I've blogged about this in several cases, but it can never be reiterated enough. You should look to the hip and the ankle for patients with "knee" pain.
This has been backed up by recent research showing hip OA referring to the knee. Manual and exercise approaches to the hip have also recently been shown to help patients with knee pain.
Common "issues in the tissues"
- TFL facilitation leading to glut med inhibition
- ITB restrictions doing the same
- may cause lateral femoral cutaneous entrapment that also causes knee pain
- hamstring lateral gluteal junctional area restrictions
- often restricts hip IR, SLR (tissue lengthening), hip extension (tissue folding)
- often restricted, but also weak, release with caution and strengthen appropriately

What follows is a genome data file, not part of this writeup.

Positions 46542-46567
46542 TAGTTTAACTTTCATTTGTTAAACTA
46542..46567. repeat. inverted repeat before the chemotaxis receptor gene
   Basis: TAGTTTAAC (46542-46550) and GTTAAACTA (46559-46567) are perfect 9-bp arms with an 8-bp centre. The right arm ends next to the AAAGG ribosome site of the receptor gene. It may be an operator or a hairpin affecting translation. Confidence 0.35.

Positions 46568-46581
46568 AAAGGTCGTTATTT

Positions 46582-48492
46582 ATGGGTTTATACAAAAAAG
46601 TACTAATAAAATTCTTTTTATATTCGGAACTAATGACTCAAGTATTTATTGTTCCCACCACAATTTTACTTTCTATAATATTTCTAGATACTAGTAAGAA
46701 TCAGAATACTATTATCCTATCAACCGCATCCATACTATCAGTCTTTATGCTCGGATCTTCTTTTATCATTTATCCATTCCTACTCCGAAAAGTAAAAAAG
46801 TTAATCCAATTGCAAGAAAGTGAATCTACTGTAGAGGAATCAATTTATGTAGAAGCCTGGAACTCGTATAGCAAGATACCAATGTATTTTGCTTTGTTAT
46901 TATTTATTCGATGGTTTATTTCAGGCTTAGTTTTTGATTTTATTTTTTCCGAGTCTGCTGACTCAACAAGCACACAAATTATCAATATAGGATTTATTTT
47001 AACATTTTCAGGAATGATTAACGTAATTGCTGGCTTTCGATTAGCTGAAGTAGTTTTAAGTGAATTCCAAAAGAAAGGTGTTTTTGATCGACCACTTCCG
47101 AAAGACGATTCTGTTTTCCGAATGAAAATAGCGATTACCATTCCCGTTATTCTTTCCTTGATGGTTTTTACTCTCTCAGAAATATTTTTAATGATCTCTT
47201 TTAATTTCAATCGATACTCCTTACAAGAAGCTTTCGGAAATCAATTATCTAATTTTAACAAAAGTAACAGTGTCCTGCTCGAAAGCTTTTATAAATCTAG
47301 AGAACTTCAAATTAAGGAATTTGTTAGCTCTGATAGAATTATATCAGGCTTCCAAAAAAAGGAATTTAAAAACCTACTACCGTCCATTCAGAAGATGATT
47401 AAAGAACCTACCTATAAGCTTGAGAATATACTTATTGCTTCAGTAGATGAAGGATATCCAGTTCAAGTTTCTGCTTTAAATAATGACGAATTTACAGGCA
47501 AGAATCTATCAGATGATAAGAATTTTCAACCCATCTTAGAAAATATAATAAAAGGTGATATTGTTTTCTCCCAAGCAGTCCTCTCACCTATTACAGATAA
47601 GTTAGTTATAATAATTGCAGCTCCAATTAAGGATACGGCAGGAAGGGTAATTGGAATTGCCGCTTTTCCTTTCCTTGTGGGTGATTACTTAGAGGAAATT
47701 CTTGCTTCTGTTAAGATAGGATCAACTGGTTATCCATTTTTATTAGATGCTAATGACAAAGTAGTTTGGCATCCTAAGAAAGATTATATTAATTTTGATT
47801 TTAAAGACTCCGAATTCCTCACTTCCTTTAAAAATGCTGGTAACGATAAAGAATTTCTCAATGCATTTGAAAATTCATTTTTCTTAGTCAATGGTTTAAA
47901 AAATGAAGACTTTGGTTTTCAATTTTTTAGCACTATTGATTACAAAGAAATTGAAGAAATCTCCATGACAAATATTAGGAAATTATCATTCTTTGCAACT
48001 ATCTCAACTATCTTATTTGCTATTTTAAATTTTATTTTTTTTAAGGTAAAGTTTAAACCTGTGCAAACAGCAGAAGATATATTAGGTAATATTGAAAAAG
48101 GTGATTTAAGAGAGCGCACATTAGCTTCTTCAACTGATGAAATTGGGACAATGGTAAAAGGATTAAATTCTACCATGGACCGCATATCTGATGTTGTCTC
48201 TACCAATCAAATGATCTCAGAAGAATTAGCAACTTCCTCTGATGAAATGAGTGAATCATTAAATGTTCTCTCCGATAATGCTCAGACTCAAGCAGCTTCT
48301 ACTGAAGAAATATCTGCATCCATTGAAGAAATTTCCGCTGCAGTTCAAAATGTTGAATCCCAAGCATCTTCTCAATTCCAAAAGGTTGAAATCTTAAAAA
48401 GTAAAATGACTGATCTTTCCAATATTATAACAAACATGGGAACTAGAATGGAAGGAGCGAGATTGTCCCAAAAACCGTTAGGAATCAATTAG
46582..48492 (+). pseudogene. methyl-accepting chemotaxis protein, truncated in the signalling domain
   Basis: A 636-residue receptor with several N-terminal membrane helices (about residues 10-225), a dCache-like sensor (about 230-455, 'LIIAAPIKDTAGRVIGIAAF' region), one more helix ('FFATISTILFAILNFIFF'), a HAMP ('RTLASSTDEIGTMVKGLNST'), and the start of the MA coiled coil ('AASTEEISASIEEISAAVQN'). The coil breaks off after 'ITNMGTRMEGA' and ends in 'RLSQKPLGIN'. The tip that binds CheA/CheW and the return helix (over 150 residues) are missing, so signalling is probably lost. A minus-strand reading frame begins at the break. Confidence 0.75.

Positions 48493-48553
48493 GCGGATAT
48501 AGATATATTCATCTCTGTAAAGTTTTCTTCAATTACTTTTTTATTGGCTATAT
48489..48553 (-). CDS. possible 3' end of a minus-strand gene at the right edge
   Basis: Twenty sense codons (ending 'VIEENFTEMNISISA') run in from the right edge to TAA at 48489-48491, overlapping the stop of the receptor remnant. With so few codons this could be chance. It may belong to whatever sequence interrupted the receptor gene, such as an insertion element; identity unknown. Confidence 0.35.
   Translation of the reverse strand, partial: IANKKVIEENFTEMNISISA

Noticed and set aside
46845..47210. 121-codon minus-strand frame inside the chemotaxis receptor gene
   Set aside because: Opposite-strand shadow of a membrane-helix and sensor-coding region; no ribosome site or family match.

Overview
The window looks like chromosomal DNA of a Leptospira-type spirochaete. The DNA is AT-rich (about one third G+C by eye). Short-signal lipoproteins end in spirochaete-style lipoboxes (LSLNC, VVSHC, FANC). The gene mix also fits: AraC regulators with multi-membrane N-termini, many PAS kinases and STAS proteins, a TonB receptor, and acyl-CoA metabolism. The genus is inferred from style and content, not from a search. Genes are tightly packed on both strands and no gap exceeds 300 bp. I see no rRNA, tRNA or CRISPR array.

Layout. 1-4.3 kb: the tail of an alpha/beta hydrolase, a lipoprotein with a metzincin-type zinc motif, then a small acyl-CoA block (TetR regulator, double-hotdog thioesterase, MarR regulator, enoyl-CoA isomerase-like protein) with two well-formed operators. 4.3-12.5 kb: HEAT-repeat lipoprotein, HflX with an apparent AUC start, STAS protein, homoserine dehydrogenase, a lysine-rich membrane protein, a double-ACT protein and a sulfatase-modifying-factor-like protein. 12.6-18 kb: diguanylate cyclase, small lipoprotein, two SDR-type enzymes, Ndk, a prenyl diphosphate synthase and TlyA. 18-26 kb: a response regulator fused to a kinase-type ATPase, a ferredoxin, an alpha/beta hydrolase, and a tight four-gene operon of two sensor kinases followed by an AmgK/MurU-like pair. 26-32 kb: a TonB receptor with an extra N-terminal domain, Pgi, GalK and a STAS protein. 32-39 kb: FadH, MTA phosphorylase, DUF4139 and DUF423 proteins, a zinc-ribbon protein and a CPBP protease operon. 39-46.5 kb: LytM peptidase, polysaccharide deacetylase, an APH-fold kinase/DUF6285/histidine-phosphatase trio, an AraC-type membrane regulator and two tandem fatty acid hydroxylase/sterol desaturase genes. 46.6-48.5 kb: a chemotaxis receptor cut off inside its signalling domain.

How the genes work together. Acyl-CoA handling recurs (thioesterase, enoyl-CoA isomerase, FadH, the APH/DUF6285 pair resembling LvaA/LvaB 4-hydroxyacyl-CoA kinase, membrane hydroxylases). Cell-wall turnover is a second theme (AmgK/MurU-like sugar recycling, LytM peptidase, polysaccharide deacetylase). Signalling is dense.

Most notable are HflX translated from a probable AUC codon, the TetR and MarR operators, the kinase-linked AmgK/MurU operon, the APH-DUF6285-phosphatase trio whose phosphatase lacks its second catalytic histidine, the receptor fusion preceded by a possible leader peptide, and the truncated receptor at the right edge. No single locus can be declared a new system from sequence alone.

- may entrap the femoral nerve
- lateral superior gastroc
- often restricted, leading to dorsiflexion restrictions, eversion, and subsequent genu valgus
- bony contours of anterior talus
- bony contours of medial and lateral superior calcaneus
- medial bony contours of posterior tibia
Common joint dysfunction
- hip capsular pattern
- improve hip IR, flexion after working on tissues
- hip extension
- after release of psoas, iliacus, QL
- use prone knee bend with anterior glide for MWM and femoral nerve stretch
- talocrural posterior glide
- often glides posterior lateral, causing eversion, and genu valgus
- subtalar tilts
- restore whichever planes are restricted, commonly subtalar eversion
- tibia often responds to tibial IR MWM per Mulligan
- my rationale behind this is many of the above dysfunctions causing genu valgus in closed chain, thus causing relative tibial ER
Notice how the knee was listed last. Unless a patient has severe arthrosis, is post operative and/or just release from an immobilizer, you will not need to work on the tibiofemoral joint directly. I have not use patellar mobilization in years. Your mileage may vary, but this is what I find useful!